SO ORDERED.cralawlawlibrary

Sereno, C.J., (Chairperson), Leonardo-De Castro, Bersamin, and Perez, JJ., concur.

Endnotes:


1Rollo, pp. 7-29.

2 Id. at 32-45. Penned by Associate Justice Juanito C. Castaneda, Jr. with Presiding Justice Ernesto D. Acosta and Associate Justices Lovell R. Bautista, Erlinda P.  Uy, Caesar A. Casanova, and Olga Palanca-Enriquez, concurring.

3 Id. at 47-51.

4 Id. at 52-64. Penned by Associate Justice Lovell R. Bautista with Presiding Justice Ernesto D. Acosta and Associate Justice Caesar A. Casanova, concurring.

5 Id. at 65-70. Penned by Associate Justice Lovell R. Bautista with Associate Justice Caesar A. Casanova, concurring. Presiding Justice Ernesto D. Acosta was on leave.

6 Id. at 52-53. See CTA First Division Decision dated September 17, 2008.

7 Id. at 54.

8 Composed of Burmeister and Wain Scandinavian Contractor A/S (BWSC Denmark), Mitsui Engineering and Shipbuilding, Ltd., and Mitsui Co., Ltd. (Id. at 53.)

9 See id. at 53-54.

10 Id. at 54.

11 See id. at 54-55.

12 Id. at 55-56.

13 Id. at 52-64.

14 Id. at 63.

15 Id. at 65-70.

16 Entitled "AN ACT AMENDING THE NATIONAL INTERNAL REVENUE CODE, AS AMENDED, AND FOR OTHER PURPOSES" (January 1, 1998).

17Rollo, pp. 32-45.

18 Id. at 43-44.

19 Id. at 47-5 1.

20 Further amended by RA No. 9337 entitled "AN ACT AMENDING SECTIONS 27, 28, 34, 106, 107, 108, 109, 110, 111, 112, 113, 114, 116, 117, 119, 121, 148, 151, 236, 237 AND 288 OF THE NATIONAL Internal Revenue Code of 1997, AS AMENDED, AND FOR OTHER PURPOSES." Its effectivity clause provides that it shall take effect on July 1, 2005, but due to a Temporary Restraining Order (TRO) filed by some taxpayers, the law took effect on November 1, 2005 when the TRO was finally lifted by the Court. (See Republic v. GST Philippines, Inc., G.R. No. 190872, October 17, 2013, 707 SCRA 695, 700-706.)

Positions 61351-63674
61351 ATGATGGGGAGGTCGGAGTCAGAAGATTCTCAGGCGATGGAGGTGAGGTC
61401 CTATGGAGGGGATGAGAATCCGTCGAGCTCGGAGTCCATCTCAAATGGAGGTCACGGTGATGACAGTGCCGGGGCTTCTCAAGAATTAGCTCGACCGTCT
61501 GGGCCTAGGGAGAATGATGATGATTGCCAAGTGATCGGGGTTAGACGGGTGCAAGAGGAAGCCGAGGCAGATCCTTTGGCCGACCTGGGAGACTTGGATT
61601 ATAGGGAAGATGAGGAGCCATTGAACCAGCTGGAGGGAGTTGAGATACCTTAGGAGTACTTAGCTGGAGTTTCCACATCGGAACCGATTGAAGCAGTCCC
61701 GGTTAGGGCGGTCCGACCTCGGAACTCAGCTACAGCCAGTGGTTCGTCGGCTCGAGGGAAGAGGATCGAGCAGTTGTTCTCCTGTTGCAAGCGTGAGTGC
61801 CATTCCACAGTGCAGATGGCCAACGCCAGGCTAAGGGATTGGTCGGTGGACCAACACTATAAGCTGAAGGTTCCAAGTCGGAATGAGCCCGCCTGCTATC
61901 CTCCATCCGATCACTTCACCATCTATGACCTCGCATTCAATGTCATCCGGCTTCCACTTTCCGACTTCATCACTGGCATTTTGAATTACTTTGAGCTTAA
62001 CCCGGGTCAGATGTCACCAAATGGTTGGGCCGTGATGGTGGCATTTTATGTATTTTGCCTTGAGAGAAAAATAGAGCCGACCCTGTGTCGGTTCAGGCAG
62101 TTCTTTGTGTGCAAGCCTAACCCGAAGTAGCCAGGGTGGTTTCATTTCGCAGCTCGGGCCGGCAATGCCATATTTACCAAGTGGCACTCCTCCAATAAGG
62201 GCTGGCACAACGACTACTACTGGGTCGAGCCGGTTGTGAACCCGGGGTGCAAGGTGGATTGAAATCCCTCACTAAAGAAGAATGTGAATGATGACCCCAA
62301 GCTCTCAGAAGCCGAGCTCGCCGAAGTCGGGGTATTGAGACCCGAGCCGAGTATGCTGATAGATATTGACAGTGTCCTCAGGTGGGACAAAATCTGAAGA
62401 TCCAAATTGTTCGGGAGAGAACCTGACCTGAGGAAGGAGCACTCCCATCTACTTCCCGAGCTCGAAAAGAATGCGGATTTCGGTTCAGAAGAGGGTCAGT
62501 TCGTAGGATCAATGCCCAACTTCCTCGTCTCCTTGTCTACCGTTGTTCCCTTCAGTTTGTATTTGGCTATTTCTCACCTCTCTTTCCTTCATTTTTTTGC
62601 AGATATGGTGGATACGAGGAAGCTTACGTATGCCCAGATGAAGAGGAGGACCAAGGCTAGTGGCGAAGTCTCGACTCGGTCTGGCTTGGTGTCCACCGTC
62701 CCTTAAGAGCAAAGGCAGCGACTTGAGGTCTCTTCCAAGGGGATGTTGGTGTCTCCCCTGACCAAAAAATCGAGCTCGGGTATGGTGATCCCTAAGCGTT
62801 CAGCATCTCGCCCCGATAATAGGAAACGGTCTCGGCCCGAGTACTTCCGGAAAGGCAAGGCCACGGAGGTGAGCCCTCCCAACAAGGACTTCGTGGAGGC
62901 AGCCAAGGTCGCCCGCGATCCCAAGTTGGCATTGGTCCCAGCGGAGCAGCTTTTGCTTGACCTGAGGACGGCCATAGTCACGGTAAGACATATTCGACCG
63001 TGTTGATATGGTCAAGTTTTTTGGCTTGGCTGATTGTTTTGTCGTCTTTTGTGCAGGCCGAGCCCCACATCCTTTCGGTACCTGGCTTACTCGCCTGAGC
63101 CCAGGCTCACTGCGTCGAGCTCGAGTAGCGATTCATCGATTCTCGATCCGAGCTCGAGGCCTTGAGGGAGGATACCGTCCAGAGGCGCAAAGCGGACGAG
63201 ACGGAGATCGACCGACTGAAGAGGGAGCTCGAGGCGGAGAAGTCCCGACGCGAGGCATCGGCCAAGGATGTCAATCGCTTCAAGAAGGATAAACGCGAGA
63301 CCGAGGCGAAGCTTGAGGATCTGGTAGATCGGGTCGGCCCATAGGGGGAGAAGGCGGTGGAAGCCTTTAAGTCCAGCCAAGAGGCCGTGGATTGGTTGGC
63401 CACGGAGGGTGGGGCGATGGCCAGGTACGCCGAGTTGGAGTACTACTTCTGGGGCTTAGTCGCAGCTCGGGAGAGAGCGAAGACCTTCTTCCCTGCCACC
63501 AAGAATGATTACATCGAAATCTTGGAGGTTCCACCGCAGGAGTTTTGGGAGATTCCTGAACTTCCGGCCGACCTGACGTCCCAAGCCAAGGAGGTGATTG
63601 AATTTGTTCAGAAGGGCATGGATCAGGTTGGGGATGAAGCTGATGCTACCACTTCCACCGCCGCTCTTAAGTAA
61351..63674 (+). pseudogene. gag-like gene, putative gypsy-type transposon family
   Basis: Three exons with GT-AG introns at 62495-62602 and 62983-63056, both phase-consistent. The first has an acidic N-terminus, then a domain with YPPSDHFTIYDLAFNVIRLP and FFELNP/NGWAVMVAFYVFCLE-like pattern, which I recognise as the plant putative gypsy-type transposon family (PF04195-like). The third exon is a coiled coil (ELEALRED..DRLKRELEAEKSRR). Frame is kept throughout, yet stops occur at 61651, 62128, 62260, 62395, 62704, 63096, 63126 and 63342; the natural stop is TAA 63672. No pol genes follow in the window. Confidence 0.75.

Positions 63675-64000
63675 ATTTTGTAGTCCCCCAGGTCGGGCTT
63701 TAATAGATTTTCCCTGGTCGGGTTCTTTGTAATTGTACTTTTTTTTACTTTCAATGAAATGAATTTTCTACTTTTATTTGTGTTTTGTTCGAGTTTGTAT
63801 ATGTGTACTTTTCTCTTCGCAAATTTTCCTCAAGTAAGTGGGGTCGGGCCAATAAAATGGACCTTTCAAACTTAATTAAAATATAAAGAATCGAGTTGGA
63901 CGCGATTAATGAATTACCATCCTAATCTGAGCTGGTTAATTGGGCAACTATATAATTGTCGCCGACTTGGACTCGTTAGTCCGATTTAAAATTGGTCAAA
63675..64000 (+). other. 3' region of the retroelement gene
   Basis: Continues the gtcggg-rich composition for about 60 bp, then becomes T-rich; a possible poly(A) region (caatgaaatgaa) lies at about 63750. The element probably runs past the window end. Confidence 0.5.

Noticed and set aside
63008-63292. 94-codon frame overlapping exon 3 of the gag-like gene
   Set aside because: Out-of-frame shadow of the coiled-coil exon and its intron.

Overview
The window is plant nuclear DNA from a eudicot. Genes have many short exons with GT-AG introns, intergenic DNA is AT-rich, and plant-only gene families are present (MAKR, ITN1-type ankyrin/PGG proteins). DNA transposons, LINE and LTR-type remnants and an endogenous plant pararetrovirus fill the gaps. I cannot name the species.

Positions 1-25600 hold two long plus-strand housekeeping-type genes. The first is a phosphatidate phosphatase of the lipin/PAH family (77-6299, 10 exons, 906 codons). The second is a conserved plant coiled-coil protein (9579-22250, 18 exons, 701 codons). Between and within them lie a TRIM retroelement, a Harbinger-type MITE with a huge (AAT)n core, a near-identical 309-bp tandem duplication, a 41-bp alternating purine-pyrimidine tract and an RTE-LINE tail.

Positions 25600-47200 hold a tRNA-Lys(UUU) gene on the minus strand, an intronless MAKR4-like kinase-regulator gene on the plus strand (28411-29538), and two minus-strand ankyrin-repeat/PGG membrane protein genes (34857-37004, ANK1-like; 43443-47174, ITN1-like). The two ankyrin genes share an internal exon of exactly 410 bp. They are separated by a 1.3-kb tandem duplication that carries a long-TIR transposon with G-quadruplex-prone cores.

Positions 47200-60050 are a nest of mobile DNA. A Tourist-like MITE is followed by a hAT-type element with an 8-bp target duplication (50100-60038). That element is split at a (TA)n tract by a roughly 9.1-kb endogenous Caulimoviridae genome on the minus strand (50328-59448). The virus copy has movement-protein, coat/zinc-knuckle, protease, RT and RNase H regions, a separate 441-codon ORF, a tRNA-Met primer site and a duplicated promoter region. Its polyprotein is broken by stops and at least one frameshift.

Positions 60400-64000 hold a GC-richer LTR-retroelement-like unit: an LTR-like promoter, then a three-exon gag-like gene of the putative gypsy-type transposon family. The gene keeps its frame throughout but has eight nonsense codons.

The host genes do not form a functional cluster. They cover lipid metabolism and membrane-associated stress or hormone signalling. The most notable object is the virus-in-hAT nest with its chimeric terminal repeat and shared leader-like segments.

21 Now Section 112 (C), as renumbered by RA 9337. (See footnote 56 of CIR v. San Roque Power Corporation, G.R. Nos. 187485, 196113, and 197156, February 12, 2013. 690 SCRA 336, 387.)

22Rollo, p. 63.

23 Id. at 21-22.

24 Id. at 22.

25cralawred 586 Phil. 712(2008).

26 551 Phil. 519(2007).

27 Referred to as Sec. 106 (b) of the Tax Code of 1977, as amended, which was the law cited by the Court in Atlas case.

28 See Atlas Consolidated Mining and Dev'I. Corp. v. Commissioner of Internal Revenue, supra note 26, at 531-539.

29CIR v. San Roque Power Corporation, supra note 21, at 385.

30 See id. at 386 and 397.

31CIR v. Mirant Pagbilao Corp., supra note 25, at 730.

32 Supra note 21.

33 Id. at 397.

34 G.R. No. 184823, October 6, 2010, 632 SCRA 422.

35 Id. at 444.


36CIR v. San Roque Power Corporation, supra note 21, at 390-392; citations omitted.

37 Id. at 392.

38 Id.

39 Referred to as Sec. 112 (C) in San Roque case. (See footnote 56 of CIR v. San Roque Power Corporation; id at 387.)

40 Id. at 380-381 and 397-399.

41 See CIR v. Dash Engineering Philippines, Inc., G.R. No. 184145, December 11, 2013.

42 Entitled "AN ACT CREATING THE COURT OF TAX APPEALS" (June 16, 1954).

43 Entitled "AN ACT EXPANDING THE JURISDICTION OF THE COURT OF TAX APPEALS (CTA), ELEVATING ITS RANK TO THE LEVEL OF A COLLEGIATE COURT WITH SPECIAL JURISDICTION AND ENLARGING ITS MEMBERSHIP, AMENDING FOR THE PURPOSE CERTAIN SECTIONS OR REPUBLIC ACT NO. 1125, AS AMENDED, OTHERWISE KNOWN AS THE LAW CREATING THE COURT OF TAX APPEALS, AND FOR OTHER PURPOSES" (Approved on March 30, 2004). See also Applied Food Ingredients Company, Inc. v. CIR, G.R. No. 184266, November 11,2013, 709 SCRA 164, 173.

44CIR v. San Rogue Power Corporation, supra note 21, at 390.

45 G.R. No. 196907, March 13, 2013, 693 SCRA 456.

46 Id. at 465; citations omitted.

47 See CIR v. Dash Engineering Philippines, Inc., supra note 41.